Tuesday, November 26, 2013

Australian-built roads still surviving in Lae


Lae road projects funded by AusAid from 1998-2002 are still surviving while 20km of roads funded by the Papua New Guinea government for K140 million from 2008-2012 have already fallen apart.
This startling contrast was pointed out by former Lae MP and respected statesman, Bart Philemon, who also questioned why Chief Secretary Sir Manasupe Zurenuoc was still sitting on a damning report commissioned by the government on the Lae roads in 2011.
An engineer involved with the AusAid project, which built roads from the industrial area near the wharf to Malahang, said things would never have gotten out of hand if the PNG government had simply worked like the Australians.
Busu Road - built by the Australians in 1998-2002, is still hardy as ever.Picture by MALUM NALU
"Lae City roads are a very complex issue," he said.
"It's complex because we made it complicated.
"It was so simple and AusAID showed us before that it can be done when all the factors are taken into consideration right from the beginning before we embark on the actual construction works.
"In short, there isn't a comprehensive plan that captures everything we want to do and yet things are being done and money is being spent.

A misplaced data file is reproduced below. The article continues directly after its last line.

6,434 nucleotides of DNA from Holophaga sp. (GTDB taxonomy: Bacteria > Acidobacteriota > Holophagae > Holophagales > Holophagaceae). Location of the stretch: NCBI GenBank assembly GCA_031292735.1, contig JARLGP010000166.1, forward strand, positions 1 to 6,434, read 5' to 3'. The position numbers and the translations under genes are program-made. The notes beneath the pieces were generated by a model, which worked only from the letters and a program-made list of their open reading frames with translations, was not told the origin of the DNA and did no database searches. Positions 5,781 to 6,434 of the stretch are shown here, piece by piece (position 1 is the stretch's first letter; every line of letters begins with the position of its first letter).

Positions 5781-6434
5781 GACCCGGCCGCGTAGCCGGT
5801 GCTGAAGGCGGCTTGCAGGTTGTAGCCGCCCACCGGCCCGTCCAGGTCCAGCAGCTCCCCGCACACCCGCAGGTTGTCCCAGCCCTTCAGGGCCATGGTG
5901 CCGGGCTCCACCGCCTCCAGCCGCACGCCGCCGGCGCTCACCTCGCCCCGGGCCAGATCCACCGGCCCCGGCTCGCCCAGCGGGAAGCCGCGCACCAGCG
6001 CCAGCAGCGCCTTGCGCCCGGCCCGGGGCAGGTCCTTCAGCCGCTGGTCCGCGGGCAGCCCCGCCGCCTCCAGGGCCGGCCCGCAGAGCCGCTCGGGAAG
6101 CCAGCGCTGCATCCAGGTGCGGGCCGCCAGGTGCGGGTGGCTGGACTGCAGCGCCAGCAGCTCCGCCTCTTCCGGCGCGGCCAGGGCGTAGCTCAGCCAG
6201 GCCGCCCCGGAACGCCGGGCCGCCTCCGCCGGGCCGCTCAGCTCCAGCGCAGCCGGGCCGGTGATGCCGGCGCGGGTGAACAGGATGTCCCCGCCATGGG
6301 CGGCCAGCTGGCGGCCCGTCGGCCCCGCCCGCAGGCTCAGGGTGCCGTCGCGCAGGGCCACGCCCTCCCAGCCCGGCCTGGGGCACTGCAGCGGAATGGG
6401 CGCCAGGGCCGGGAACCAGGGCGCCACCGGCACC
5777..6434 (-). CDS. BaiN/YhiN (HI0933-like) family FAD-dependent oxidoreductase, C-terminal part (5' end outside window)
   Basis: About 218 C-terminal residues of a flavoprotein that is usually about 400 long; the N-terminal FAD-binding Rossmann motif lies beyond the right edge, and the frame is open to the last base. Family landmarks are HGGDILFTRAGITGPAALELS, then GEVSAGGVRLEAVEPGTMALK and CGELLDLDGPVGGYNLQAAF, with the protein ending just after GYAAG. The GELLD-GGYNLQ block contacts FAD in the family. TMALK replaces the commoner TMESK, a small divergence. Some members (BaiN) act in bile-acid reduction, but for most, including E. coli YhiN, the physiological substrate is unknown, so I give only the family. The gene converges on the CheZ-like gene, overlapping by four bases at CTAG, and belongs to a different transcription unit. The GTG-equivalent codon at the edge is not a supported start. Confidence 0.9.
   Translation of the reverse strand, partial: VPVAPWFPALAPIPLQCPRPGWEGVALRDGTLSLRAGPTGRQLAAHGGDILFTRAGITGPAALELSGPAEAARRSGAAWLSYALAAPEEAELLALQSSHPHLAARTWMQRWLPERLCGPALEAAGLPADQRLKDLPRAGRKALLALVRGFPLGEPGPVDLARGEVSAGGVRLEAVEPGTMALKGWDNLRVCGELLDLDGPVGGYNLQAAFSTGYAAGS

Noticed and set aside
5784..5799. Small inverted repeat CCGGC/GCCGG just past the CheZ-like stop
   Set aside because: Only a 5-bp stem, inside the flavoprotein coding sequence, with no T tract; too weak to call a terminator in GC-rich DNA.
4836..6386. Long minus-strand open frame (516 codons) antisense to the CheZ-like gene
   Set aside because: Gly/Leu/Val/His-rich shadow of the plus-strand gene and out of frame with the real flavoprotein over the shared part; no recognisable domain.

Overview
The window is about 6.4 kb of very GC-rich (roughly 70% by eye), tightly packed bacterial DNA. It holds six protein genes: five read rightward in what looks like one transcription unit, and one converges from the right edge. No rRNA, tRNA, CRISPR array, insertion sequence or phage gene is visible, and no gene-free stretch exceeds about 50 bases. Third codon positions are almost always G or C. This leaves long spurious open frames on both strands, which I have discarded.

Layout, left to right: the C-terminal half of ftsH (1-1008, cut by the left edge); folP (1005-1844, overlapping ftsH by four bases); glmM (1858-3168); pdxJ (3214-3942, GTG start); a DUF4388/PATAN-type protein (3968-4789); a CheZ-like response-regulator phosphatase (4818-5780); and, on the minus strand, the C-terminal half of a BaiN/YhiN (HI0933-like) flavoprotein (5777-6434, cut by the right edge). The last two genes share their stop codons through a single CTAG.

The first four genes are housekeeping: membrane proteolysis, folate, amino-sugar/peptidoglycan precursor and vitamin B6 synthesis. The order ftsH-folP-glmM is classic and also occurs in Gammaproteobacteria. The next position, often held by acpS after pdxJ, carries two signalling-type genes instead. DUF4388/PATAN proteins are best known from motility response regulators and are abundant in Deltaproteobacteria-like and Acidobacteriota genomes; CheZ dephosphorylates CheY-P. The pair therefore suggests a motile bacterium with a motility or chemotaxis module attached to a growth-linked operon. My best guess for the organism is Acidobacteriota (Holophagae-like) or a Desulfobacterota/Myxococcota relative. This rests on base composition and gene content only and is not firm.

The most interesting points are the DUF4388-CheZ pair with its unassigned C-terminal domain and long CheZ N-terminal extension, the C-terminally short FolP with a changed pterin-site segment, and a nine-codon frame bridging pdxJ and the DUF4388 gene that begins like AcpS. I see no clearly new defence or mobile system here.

"It's like someone wakes up one morning and says, 'ah, I know, we'll build Milford Haven Road using concrete'."
Meantime, K100 million allocated in the 2013 budget for Lae roads has not been spent and another K100 million has been allocated for 2014 in the national budget handed down last Tuesday.
"Compare that to the AusAid-funded A$43 million, which then was equivalent to about K120 million," Philemon said.
"They built 29km of first-class roads, bus stops and street lights as well, for K120 million.
"AusAid, Australian taxpayers' money, went through proper processes.
"Snowy Mountain Engineering Corporation (SMEC) was the engineering contractor.
"They designed and supervised all the roads under one well-established contractor, Barclay.
"There are local contractors now but they wouldn't have a clue.
"I don't know who's in charge of the roads in Lae now.
"It's causing great inconvenience to the people of Lae.
"You don't see a reflection of that money there.
"There are no street lights, no bus stops, very badly built roads.
Philemon said the government should be implementing the recommendations of the 2011 report.
"The investigation was done, a comprehensive report was done," he said.
"Reports are one thing but acting on reports is another thing, when you put it away and just forget about it.
"I ask Sir Manasupe to dig it up, he was chairman, and do something about it."

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